Higher prices help sustain South Dakota farm sector

Higher prices help sustain South Dakota farm sector Improved commodity markets in 2003 have helped the South Dakota farm sector, easing the effects of drought and poor market conditions in 2002, a South Dakota State University economist said.

But SDSU Extension Economist Matthew Diersen said not all producers are benefiting to the same degree.

"While about two-thirds of the drought and market impacts from 2002 have been restored to the farm sector, winter wheat and cow-calf producers will have to wait longer for a full recovery," Diersen said.

Diersen stresses that while the change is positive, there is a range of possible impacts for the farm sector.

The worst-case scenario, Diersen said, suggests that the drought cost to the South Dakota farm sector was $800 million in 2002, offset by only $375 million from improved markets in 2003.

However, the best-case scenario suggests the state's farm sector lost only $650 million in 2002, offset by $550 million because of improved markets in 2003.

Drought conditions continue in much of the state in 2003, and Diersen said livestock producers who had to liquidate sizable portions of their herds likely are not sharing in the recovery.

In addition, crop insurance indemnity payments to wheat producers did not offset revenue losses in 2002 as extensively as for corn and soybean producers. Wheat producers tend to buy relatively lower levels of coverage.

"In simplest terms, wheat and cattle producers in the central and western parts of the state have been hit hardest, and they will likely need more time to recover," Diersen said.

Members of the Department of Economics at South Dakota State University earlier assessed the likely statewide economic impact of the 2002 drought at $1.4 billion, which included direct impacts to the farm sector. Net farm income in South Dakota for 2002 was only $560 million compared to the average from 1999-2001 of $1.36 billion according to Economic Research Service numbers.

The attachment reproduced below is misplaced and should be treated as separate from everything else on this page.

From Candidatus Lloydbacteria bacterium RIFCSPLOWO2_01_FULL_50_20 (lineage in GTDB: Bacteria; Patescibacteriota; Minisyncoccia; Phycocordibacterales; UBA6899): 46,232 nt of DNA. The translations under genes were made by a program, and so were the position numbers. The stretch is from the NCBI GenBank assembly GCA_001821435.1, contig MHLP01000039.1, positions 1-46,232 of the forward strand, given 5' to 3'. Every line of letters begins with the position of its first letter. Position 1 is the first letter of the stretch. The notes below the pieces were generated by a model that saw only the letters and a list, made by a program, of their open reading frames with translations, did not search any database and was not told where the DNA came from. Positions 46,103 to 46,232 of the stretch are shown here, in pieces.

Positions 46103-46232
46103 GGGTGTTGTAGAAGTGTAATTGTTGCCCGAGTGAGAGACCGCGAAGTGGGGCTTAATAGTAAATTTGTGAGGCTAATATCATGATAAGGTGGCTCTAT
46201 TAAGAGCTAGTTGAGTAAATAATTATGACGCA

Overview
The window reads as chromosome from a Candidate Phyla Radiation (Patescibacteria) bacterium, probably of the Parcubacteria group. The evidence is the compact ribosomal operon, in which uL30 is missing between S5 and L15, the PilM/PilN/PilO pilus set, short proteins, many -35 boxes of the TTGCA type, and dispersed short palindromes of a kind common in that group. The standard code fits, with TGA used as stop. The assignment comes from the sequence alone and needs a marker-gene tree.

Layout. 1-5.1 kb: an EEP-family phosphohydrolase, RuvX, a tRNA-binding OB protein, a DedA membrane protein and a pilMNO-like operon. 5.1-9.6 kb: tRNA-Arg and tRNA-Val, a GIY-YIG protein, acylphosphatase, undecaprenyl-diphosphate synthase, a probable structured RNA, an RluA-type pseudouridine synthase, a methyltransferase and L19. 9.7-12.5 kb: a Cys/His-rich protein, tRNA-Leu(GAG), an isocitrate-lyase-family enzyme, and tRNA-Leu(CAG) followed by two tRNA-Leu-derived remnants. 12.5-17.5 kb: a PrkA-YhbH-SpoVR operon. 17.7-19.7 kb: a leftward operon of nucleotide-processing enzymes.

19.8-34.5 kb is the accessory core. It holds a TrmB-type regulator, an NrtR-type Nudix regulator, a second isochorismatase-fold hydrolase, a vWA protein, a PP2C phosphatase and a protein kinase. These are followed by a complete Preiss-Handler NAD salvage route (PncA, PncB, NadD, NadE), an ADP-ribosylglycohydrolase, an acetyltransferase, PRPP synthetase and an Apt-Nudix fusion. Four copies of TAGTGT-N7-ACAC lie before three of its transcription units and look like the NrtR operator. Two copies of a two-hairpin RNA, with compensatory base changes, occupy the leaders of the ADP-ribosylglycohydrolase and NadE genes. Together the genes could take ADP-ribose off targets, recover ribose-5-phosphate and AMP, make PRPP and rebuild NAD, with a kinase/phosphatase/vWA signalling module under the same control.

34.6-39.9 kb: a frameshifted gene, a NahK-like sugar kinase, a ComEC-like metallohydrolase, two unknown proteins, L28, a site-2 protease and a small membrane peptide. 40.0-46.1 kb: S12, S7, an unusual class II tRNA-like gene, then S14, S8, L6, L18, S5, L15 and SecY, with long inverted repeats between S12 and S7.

New calculations by SDSU economists show how the farm sector is recovering from drought.

"Combining drought and market factors, farm sector income was down $650 million to $800 million in 2002," Diersen said. "The improved market conditions in 2003 would offset a portion of those losses. We estimate an additional $375 million to $550 million in farm sector income will be realized this year."

Here's a closer look at the crops and livestock sectors:

Crops

Above-average wheat and corn yields and above-average wheat and soybean prices combine to give South Dakota a 2003 total of $2.04 billion in projected crop returns, or $239 million above the previous three-year average.

Both corn and wheat are widely grown in South Dakota, so effects of improved revenue from those crops would accrue across the state. However, South Dakota State University Extension Climatologist Dennis Todey said large portions of western South Dakota have received below-normal precipitation during the past 21 months and most of the state is in some stage of drought at the present time.

Late season dryness (which also limited soybean yields) has left most of the state's soils very dry. The outlook for improvements in moisture is difficult to predict because of the absence of a defined El Ni�o or La Ni�a situation.

Cattle

For 2003, the National Agricultural Statistics Service (NASS) projects a reduction from 2002 of 80,000 head for South Dakota's calf crop. However, prices in 2003 are 28 percent higher than during 2002, making for a difference in calf crop values of $204 million. Calves sold by the end of 2003 would add directly to revenue for the farm sector. But Diersen cautions that a $10 per hundredweight drop in calf prices would reduce the value of the calf crop by $97 million.

South Dakota feedlots that sold slaughter cattle from July through the present, and that stayed in the cash market, have benefited from the higher prices. The feedlot sector may generate an additional $34 million in aggregate revenue in 2003, Diersen said.

Evidence of the disparity among those selling livestock comes from the Animal Industry Board. From July through September of 2003 the number of cattle sold in South Dakota totaled 416,527 head. 2002 volume during the same time period was much higher at 526,793 head as the drought stressed pastures enough that yearlings and calves were marketed early, and cows were culled and sold early.

The 2003 numbers, however, are much higher than the volumes in 2001 of 326,430 head and 2000 of 249,054 head.

The disparity is explained in part by sale locations. Those where cowherds were reduced are showing smaller sales compared to earlier years. NASS reported that beef cow inventories were sharply lower in the Northwest, North Central, West Central, and Central crop reporting districts.

Sale locations in more predominate cattle feeding areas, especially auctions that sell a relatively large portion of slaughter animals, are seeing an increase in sales volume in 2003 compared to earlier years.

Diersen added that conditions at the end of 2003 show range and pasture for South Dakota at 22 percent "very poor" and 35 percent "poor." That is almost as bad as at the end of 2002, when 30 percent was rated as "very poor" and 27 percent as "poor". Hay yields were below the 10-year average and the relatively tight ending stocks from 2002 result in another relatively tight supply situation for the 2003 feeding period.

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